Drawing creative inspiration from the Halloween season, retail workers transformed themselves into ghastly zombies, slathering on white makeup and fake blood last Thursday night outside the Queens Center mall in Elmhurst. These walking undead, however, did not adhere to traditional expectations: energetic and articulate rather than listless and grunting, they had something to say more in keeping with the election season.
Curious passersby stopped to listen as a line of self-described “retail zombies” chanted “Trick or treat! Trick or treat! Working families deserve to eat!”; “No more minimum wage! We want a living wage!”; and “Si, se puede!” (Yes, we can!), the motto that Cesar Chavez’s United Farm Workers of America adopted long ago, and used by President Obama during his presidential campaign..
The protest was a part of the Queens Center Mall Campaign, a joint project sponsored by Make the Road New York — a grassroots organization promoting “economic justice, equity and opportunity for all New Yorkers” — and the Retail, Wholesale and Department Store Union,which represents 45,000 workers in New York City.
Jeff Eichler, a director with the RWDSU, said the protesters’ demands were threefold: a “living wage,” defined as “$10 per hour with benefits or $11.50 per hour without benefits” for all Queens Center mall employees, “the protecting of these employees’ right to organize a union without intimidation,” and the providing of community space within the mall for English as a Second Language classes and job training programs.
Eichler also said that, though the push for those demands has been an ongoing effort for the past year, the Macerich Company, owner of Queens Center, as well as a slew of other shopping centers throughout the United States, has only agreed to one face-to-face meeting, which Eichler characterized as “not very productive.” He expressed the hope that the Halloween-themed protest might jumpstart negotiations.
A Macerich spokeswoman responded via e-mail: “We did have an introductory meeting, in which our goal was to learn more about [the Queens Center Mall Campaign] and also create greater understanding about Queens Center, how the center operates and the diverse ways that the center gives back to the community.” Additionally, the spokeswoman noted that all tenants of the mall “abide by New York State and New York City employment laws, including minimum wage laws.”
But in addressing the wage issue, specifically, the spokeswoman noted that, “Like all shopping centers across the country, Queens Center does not have a role in determining retailers’ compensation for their employees.”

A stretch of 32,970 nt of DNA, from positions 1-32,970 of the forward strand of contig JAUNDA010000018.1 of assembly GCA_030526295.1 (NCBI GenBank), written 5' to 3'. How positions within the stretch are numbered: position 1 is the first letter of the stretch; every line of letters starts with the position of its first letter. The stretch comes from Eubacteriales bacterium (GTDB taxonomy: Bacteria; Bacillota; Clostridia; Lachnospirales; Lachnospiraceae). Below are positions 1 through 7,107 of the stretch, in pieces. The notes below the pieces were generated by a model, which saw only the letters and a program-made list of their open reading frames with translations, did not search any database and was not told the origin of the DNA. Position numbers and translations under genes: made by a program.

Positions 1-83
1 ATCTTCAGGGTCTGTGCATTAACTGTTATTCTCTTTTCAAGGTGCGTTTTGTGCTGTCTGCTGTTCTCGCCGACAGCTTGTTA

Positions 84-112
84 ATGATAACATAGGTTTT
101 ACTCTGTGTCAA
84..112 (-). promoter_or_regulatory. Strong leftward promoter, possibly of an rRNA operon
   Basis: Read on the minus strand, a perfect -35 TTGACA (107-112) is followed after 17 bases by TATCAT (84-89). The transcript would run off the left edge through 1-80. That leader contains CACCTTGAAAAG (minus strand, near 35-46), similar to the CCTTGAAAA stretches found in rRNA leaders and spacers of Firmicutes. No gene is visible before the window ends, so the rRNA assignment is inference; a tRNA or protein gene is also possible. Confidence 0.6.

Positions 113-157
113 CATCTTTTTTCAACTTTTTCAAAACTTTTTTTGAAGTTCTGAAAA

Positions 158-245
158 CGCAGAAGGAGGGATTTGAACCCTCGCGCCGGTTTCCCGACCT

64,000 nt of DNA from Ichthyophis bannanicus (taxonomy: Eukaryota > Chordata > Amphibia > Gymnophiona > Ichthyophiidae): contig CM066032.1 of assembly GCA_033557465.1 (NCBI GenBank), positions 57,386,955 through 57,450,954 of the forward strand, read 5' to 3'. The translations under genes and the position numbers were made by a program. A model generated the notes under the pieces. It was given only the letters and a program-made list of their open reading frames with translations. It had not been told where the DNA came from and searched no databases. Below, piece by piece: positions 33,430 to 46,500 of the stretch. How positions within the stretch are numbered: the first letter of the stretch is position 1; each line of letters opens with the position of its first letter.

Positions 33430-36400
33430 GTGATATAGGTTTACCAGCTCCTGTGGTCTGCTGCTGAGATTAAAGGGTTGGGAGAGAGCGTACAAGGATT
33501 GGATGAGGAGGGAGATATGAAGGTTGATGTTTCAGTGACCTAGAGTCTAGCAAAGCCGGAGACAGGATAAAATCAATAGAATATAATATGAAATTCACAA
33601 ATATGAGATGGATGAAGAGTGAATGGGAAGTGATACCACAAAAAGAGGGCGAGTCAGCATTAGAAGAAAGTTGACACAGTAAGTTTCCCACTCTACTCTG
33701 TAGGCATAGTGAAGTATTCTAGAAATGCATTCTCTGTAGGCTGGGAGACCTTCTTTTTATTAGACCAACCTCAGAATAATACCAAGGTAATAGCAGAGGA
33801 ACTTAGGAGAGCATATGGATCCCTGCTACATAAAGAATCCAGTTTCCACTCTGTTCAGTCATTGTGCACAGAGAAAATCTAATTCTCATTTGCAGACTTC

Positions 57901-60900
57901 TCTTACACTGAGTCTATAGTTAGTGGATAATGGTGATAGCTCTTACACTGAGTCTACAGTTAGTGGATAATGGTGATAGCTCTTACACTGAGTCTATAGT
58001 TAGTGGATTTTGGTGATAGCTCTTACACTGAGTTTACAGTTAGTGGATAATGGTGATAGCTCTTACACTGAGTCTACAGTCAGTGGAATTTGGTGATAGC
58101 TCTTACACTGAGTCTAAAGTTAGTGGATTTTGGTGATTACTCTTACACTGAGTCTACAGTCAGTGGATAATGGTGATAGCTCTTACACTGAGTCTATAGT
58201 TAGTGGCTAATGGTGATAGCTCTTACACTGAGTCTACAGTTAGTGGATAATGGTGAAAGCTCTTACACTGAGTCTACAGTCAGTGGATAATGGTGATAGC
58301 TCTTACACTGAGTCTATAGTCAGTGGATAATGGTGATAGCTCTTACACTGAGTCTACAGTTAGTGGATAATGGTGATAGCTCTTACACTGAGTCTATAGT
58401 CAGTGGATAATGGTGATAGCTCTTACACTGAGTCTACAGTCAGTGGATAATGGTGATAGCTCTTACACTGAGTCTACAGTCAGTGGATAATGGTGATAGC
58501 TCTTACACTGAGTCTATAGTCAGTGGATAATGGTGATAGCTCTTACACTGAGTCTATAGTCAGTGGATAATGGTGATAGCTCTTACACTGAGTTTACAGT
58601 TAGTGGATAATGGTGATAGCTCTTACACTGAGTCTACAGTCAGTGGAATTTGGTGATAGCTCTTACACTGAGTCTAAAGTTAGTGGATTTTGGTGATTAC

Eventually, the evening’s chants gave way to the surrogate reading of “retail horror stories,” many written by employees from the mall. Collectively, the stories recounted a litany of on-the-job hardships, including employees “living paycheck to paycheck” and, in some cases, working multiple part-time jobs in the mall “without sick, personal or vacation days or medical insurance,” a floor stocker who lost his job after three years but never received an explanation why, a cashier earning the state minimum wage of $7.25 per hour while standing on her feet “for seven to eight hours a day.”
RWDSU spokeswoman Diane Krauthamer explained that the actual writers of the “retail horror stories” did not read their own workplace testimonials either because they could not afford to take time off from their jobs to attend the protest or because they feared “employer retaliation” in the form of reduced working hours or outright termination.
Regarding those fears, the Macerich spokesperson wrote: “We are not able to speak on behalf of individual retailers and their business, but we do believe that all sides should enjoy the rights embodied in the First Amendment and the National Labor Relations Act.”
Still, the protest was not strictly a “by proxy” affair. There were retail workers — both from Queens Center and other city locations — on hand to personally criticize Macerich for not mandating better employee policies from its mall tenants. For example, RWDSU volunteer and retail veteran Morenike Dagbo of Staten Island voiced her strong support for a living wage and the protest’s other objectives, while also pointing to the psychological effects of the recession on retail workers, who even in the best of times, she said, “have to deal with feeling easily dispensable.”
Throughout the evening, Dagbo and the other protesters argued repeatedly that Macerich, which they said has received $48 million in property tax subsidies from Queens Center and is scheduled to receive over $50 million from the mall in the coming years, should act in the interests of Queens retail workers not for altruistic reasons, but rather out of a sense of obligation.
To that line of reasoning, the Macerich spokeswoman responded: “It is important to remember that retailers operate businesses separate from Queens Center and that retailers have a choice in where they choose to do business. Tilting the playing field — where one shopping center requires retailers to pay a certain wage and a property down the street does not have the same requirement — puts one site at a competitive disadvantage to the other.”
Eugene Lerner of Brooklyn, a volunteer with the Common Threads Art Collective, a cooperative committee affiliated with the RWDSU, spotlighted Mayor Bloomberg’s opposition to the Fair Wages for New Yorkers Act, a bill before the City Council.Offering his own biting assessment, Lerner observed, “The mayor says that poor people shouldn’t buy [soda] with food stamps, but [the Macerich Company] is getting tens of millions of food stamps, and nobody’s telling them what to do.”
As they were about to leave, the protesters uttered a final warning to Macerich executives and their retail tenants: “We’ll be back!”